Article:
FIG. 9 is a front plan view depiction of another embodiment of the invention which is configured to lock a second shackle 102. All of the locking mechanisms referenced hereinabove, are operable with both a first and second shackle 11 and 102, by adding a second set of receptacles or end pieces 104, having openings 106 to receive the shackle ends of the second shackle 102, and by extending the length of the locking pins 92, as shown in FIGS. 11 and 12.
FIG. 10 illustrates a locking mechanism incorporating a hook-and-pin assembly 108 in a double shackle configuration. A first shackle 11 is inserted into one side of the lock housing, and a second shackle 102 is inserted into the opposite side. In this embodiment, the first shackle 11 is larger than the second shackle 102 in order to facilitate alignment of the shackle ends to permit a single locking pin 92 to pass through the end of the second shackle 102 and then through the end of the first shackle 11. The assembly 108 operates in a similar manner to the assembly 80 of FIGS. 6 and 7 with the addition of a second set of end pieces 104, and an elongated locking pin 92. FIG. 12 illustrates the locked position.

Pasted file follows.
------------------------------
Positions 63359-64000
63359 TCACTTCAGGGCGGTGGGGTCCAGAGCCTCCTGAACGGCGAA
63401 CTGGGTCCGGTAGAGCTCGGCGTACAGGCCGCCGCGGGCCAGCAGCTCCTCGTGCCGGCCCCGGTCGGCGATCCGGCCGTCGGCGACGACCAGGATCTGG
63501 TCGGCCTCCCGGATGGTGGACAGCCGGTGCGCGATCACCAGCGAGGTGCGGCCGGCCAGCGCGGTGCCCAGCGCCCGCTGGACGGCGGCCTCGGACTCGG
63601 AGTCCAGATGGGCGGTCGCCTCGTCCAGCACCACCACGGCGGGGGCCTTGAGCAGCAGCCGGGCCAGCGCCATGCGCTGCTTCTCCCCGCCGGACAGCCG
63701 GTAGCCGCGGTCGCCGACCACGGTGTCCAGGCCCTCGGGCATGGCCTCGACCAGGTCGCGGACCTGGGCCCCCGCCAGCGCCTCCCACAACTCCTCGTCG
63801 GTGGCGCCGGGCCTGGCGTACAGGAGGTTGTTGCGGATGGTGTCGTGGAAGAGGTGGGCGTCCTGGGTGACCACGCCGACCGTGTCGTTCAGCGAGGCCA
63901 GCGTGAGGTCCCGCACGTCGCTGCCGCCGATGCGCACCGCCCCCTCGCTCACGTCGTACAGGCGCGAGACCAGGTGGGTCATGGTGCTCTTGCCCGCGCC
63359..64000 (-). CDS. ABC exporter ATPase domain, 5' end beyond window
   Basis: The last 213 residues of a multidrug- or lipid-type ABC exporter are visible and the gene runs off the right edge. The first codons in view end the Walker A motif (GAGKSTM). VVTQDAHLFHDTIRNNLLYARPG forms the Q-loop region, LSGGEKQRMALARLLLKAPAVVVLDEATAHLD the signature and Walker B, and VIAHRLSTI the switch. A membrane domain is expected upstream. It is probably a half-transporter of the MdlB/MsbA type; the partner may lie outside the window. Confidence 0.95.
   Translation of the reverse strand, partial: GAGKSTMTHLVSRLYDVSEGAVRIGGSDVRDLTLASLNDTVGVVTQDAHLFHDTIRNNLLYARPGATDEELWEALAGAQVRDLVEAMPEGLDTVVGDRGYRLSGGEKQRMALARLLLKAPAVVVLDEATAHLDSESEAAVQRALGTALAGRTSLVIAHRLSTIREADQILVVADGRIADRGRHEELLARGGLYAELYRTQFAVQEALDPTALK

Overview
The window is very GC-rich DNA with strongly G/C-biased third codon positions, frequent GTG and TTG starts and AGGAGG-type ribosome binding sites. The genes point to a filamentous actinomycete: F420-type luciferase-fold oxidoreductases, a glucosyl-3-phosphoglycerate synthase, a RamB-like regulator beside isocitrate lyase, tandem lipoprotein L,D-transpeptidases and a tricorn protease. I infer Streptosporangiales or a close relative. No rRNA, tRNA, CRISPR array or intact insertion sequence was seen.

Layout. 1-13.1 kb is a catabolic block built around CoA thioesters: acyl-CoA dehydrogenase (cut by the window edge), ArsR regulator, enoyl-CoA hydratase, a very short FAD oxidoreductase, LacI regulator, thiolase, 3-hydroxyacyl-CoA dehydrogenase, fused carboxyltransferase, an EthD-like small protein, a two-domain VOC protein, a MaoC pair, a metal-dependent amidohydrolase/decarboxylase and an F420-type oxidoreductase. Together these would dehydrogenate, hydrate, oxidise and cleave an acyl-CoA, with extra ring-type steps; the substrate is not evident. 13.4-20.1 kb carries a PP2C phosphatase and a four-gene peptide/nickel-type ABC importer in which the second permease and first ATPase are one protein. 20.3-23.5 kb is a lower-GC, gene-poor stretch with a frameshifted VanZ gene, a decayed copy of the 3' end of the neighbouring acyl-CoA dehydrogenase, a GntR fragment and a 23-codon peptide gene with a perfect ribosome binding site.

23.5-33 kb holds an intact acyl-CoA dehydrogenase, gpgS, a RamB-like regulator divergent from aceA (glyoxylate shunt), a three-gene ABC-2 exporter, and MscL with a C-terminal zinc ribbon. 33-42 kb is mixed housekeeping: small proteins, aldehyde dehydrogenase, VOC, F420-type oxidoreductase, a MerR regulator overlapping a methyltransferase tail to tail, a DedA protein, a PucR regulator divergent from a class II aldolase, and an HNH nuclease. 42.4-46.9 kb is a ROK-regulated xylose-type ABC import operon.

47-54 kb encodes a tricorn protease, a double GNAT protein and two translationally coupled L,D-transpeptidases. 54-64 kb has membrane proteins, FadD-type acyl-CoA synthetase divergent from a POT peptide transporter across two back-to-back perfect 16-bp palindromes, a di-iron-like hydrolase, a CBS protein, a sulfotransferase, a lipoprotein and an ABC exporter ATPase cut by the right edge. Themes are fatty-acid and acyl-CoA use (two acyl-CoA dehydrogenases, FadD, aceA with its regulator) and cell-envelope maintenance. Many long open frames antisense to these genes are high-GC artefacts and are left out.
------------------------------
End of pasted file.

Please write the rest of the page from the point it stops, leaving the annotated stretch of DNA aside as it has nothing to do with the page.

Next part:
In lieu of a second set of end pieces 104, a pair of single end pieces may be used, each of which having an opening on each side of the transverse housing 12. Each of the single end pieces receives a shackle end from the first shackle 11 and a shackle end from the second shackle 102. The two shackle ends are accommodated in a single end piece by either enlarging the diameter of the end piece or by milling down the shackle ends to half thickness. This configuration permits a single pin 92 to pass through openings in both shackle ends, thereby locking them into position. It also permits substantially identical sized shackles 11 and 102 instead different sized shackles.